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Child killer Colin Pitchfork’s parole listening to WON’T be held in public

Double child killer Colin Pitchfork’s next parole hearing will no longer be held in public due to ‘unforeseeable developments including fresh allegations’. 

The Parole Board said on Thursday that the allegations were ‘in respect of relatively recent conduct’ and apologised for the ‘increased stress’ on the families of the victims. It is unclear what the allegations refer to.

Pitchfork was jailed for life in 1988 after raping and strangling two 15-year-olds, Lynda Mann and Dawn Ashworth, in Leicestershire in 1983 and 1986.

Then aged 27, he became the first man to be convicted in the UK using DNA profiling and was handed a minimum jail term of 30 years, later reduced to 28 years.

Pitchfork, now 64, was initially released from prison in September 2021 but was back behind bars two months later after breaching his licence conditions when he approached a lone woman while litter-picking.

Mugshot of Colin Pitchfork, the first murderer convicted and jailed using DNA evidence

Mugshot of Colin Pitchfork, the first murderer convicted and jailed using DNA evidence 

Dawn Ashworth, 15, was raped and murdered by Pitchfork in 1986 in Leicestershire

Dawn Ashworth, 15, was raped and murdered by Pitchfork in 1986 in Leicestershire 

Lynda Mann was also one of Pitchfork's victims, also being killed and raped in 1983

Lynda Mann was also one of Pitchfork’s victims, also being killed and raped in 1983 

The hearing was due to take place this week but was adjourned, and will now be relisted to be heard in private.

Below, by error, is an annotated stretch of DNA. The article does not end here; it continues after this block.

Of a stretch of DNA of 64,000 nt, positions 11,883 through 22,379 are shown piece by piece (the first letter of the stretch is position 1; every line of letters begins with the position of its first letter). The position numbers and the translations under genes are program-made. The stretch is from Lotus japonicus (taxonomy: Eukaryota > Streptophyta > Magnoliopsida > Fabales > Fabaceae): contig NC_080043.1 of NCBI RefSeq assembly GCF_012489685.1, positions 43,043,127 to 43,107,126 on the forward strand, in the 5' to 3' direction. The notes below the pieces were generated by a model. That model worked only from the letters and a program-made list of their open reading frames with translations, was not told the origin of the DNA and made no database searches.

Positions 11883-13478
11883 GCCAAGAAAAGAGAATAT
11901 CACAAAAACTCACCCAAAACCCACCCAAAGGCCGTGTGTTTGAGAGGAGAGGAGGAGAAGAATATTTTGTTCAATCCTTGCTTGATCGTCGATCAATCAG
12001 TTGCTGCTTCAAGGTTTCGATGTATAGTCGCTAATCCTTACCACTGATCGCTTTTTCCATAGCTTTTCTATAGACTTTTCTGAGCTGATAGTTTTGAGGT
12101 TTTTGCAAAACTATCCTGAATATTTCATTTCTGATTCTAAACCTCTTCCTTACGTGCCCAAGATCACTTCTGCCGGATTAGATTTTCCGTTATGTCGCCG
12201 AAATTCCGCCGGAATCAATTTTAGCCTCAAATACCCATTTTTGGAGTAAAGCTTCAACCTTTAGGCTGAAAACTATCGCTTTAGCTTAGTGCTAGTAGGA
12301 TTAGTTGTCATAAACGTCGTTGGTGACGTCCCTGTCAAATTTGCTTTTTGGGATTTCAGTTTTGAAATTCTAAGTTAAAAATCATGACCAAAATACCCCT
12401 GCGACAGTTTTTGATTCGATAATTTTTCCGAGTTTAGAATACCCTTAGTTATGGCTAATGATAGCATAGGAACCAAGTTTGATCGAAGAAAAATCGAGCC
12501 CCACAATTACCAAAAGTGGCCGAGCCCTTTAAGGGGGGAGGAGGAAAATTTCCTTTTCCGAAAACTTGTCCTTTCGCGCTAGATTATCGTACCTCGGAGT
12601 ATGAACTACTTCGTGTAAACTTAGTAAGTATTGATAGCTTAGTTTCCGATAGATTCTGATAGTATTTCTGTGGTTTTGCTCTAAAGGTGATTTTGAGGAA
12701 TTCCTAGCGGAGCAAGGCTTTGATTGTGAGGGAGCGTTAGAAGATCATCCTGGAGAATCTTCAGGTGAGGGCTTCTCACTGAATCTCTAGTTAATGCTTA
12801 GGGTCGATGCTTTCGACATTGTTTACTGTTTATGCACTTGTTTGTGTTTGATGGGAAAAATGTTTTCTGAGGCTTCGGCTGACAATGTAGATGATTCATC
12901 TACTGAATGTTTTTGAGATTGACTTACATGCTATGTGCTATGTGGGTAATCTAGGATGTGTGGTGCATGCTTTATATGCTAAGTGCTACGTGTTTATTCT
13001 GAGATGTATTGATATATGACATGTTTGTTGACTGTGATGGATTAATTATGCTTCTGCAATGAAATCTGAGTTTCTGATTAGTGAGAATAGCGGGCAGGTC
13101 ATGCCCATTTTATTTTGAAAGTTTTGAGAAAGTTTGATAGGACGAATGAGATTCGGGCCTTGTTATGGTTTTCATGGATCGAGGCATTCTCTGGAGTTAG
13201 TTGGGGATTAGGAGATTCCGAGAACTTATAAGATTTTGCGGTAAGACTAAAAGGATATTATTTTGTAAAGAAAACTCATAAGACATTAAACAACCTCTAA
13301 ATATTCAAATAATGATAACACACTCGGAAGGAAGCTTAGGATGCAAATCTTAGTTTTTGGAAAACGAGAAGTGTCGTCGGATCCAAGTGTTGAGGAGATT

In June last year, the Parole Board found the decision to recall Pitchfork to prison was flawed and said his detention was no longer necessary for public safety. But this ruling was blocked by then-justice secretary Alex Chalk as he called for the decision to release Pitchfork to be reviewed.

Although Pitchfork lost his latest bid for freedom in December, earlier this year he successfully challenged the ruling to keep him behind bars.

It means this upcoming parole hearing, now set to be heard in privately, will decide if he can be freed from jail. 

Parole Board hearings are typically conducted behind closed doors but can, in certain circumstances, take place in public following changes in the law in a bid to remove the secrecy behind the process. 

A spokesperson for the Parole Board said: ‘A panel of the Parole Board held a directions hearing for Colin Pitchfork on Wednesday 10 July. 

‘At that directions hearing the panel and both parties discussed how best to receive evidence in respect of fresh allegations in the case. 

Convicted child killer Pitchfork is seen walking in a local park near young families after his release in 2021

Convicted child killer Pitchfork is seen walking in a local park near young families after his release in 2021

Lynda Mann (pictured) who was raped and murdered by Pitchfork in 1983 when she was just 15

Lynda Mann (pictured) who was raped and murdered by Pitchfork in 1983 when she was just 15

‘This included the submission of new material to the panel which relates to risk.

‘We regret that as a result of material changes in circumstances there has had to be a change of decision in relation to the nature of the hearing, which will no longer be held in public. 

‘It has been caused by unforeseeable developments including fresh allegations in respect of relatively recent conduct.’